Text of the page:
Getting WASH into Health Care Facilities: An Urgent Global Health Need

Getting WASH into Health Care Facilities: An Urgent Global Health Need

Will the UN’s prioritization of clean water, sanitation and hand washing in health care facilities finally breed action?

The picture is a close-up of the girl’s hands, showing the water droplets cascading of her soapy hands. An adult pours the water from a metal cup.
A girl washes her hands as she commemorates Global Handwashing Day at the Child Protection Center in Kathmandu, Nepal on October 15, 2011. REUTERS/Navesh Chitrakar

Even the possibility that health care facilities would not have water, soap and toilets sounds ludicrous. But the widespread lack of access to Water, Sanitation, and Hygiene, known within global health and development circles as WASH, is a reality that impacts health around the world, complicating infection prevention, challenging efforts to contain pandemics, and contributing to the spread of antibiotic resistance. 

Providing safe water, working sinks and toilets, waste management systems, and the ability to practice good basic hygiene like hand washing is clearly a solvable problem and certainly is not too much to ask. Success hinges not on scientific or technological breakthroughs—but on three reasonable, systemic changes. 

First, WASH systems and health systems can no longer operate independent from one another. From policy and people to institutions and resource allocation—everyone needs to step out of their silos and integrate their efforts locally, nationally and internationally. 

The picture shows a social worker washing the face of a child standing at the sink. He doesn’t look like he’s enjoying it.
Access to clean, running water, like that shown at the Puericultorio Perez Aranibar children's home in Lima, Peru on Mar. 9, 2012, is a basic sanitation asset many health care facilities do not have. REUTERS/Enrique Castro-Mendivil

Second, WASH projects must, from conception, include commitments to ongoing training and maintenance. Broken pumps, pipes and faucets are part of any WASH system. Success has been elusive, in many places, because sustainability has not been part of the plan.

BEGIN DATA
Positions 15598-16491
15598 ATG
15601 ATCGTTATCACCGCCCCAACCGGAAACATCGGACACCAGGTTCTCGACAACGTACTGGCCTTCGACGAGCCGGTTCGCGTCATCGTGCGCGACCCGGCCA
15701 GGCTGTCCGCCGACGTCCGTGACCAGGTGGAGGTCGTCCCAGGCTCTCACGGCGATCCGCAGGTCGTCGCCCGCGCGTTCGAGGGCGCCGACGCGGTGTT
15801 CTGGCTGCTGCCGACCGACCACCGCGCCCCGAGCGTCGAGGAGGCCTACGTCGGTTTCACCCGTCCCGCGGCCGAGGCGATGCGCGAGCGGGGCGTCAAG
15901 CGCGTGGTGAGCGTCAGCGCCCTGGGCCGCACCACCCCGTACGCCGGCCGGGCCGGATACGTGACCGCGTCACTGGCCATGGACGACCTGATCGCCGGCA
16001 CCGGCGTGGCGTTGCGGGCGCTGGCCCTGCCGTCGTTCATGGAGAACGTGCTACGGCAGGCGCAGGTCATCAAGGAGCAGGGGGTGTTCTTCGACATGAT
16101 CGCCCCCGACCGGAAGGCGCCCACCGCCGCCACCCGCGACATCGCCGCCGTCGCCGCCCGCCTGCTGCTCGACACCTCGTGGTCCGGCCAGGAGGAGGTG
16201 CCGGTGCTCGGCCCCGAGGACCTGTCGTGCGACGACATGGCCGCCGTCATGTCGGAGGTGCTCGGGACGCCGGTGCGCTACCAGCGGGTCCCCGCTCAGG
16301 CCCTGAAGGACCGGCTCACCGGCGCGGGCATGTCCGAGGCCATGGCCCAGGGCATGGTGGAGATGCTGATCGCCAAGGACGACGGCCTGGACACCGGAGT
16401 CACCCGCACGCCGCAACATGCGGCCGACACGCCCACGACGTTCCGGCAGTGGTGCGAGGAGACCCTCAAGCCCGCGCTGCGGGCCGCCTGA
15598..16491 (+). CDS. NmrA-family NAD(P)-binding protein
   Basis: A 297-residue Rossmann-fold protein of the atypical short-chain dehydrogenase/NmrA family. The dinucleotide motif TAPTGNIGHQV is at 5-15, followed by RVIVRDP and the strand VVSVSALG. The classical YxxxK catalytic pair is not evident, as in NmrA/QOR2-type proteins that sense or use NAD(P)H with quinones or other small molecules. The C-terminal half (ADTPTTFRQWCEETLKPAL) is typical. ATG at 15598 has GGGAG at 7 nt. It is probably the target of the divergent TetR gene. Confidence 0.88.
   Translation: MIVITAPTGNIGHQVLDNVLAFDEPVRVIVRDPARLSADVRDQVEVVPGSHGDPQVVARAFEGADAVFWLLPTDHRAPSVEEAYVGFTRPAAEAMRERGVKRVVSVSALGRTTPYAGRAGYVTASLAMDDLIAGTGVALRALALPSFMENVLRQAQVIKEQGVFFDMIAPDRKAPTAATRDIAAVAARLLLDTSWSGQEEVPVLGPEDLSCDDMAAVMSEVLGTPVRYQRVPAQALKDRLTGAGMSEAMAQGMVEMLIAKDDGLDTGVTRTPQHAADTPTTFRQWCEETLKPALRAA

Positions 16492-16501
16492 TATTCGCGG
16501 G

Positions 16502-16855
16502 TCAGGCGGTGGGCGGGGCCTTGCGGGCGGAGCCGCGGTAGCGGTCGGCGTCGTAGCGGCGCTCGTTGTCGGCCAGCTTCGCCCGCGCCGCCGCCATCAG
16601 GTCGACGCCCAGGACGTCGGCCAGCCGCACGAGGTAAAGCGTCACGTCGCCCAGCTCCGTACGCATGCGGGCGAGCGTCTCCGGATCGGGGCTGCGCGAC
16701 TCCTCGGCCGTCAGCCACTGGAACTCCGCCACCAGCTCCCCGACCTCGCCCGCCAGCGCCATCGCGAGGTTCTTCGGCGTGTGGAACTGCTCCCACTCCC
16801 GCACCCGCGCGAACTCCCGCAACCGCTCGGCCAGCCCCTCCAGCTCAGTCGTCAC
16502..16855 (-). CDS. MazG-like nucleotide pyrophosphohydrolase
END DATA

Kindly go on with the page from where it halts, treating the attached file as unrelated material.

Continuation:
It doesn’t matter how nice a new facility or building looks if health care providers can’t wash their hands

Third, WASH requires a budget. We’ve got to stop building and retrofitting health care facilities with no budget line items for WASH installation, upgrades, or maintenance. It doesn’t matter how nice a new facility or building looks if health care providers can’t wash their hands. WASH investments not only strengthen health systems that are still evolving, they also offer long-term economic impact when productivity is not lost to poor health. That’s a good return on investment. And while costs are neither trivial nor excessive given the benefits, they are expected to decrease when WASH is integrated into health care facility designs, plans and operations, and as health care facilities and community WASH systems are better connected.  

“There are no shortcuts to a healthier world. We need to realize that health is an investment in the future,” wrote World Health Organization (WHO) Director-General Tedros Adhanom Ghebreyesus last month when he named the 13 most urgent global health challenges in the coming decade. WHO’s list includes getting WASH into healthcare facilities for the very first time. “Countries invest heavily in protecting their people from terrorist attacks, but not against the attack of a virus,” he wrote with prescience, “which could be far more deadly, and far more damaging economically and socially. A pandemic could bring economies and nations to their knees.”

The image is a purple and pink representation of the globular virus.
A computer model of a coronavirus like the one linked to COVID-19, created in February, 2020. NEXU Science Communication via REUTERS

Enter coronavirus. When faced with a novel virus that has no vaccine and is spread person-to-person through coughing, sneezing and fecal contamination—the coronavirus is but the most recent example—other than trying to avoid those who are sick (which is impossible in a health care facility) the single best way to stay healthy is to for everyone to wash their hands and properly dispose of waste. But when soap, water and waste management are absent in health facilities, everyone, from patients to health care professionals to the cleaners, are at daily risk.

In the Democratic Republic of Congo, half of all healthcare facilities have no clean water

Consider the 2014 Ebola outbreak. Ebola not only killed some 11,000 people, it was 103-fold higher in healthcare workers in Sierra Leone than in the general population and 42-fold higher in Guinea health workers. Liberia lost 8 percent of its health workforce, in part because they did not have access to adequate WASH, according to the U.S Centers for Disease Control and Prevention (CDC). As of the publication of this article, according to China’s National Health Commission, at least 1,716 health care providers have contracted coronavirus and at least six have died.

The photo shows a crowd of people around a metal water pipe with no water flowing.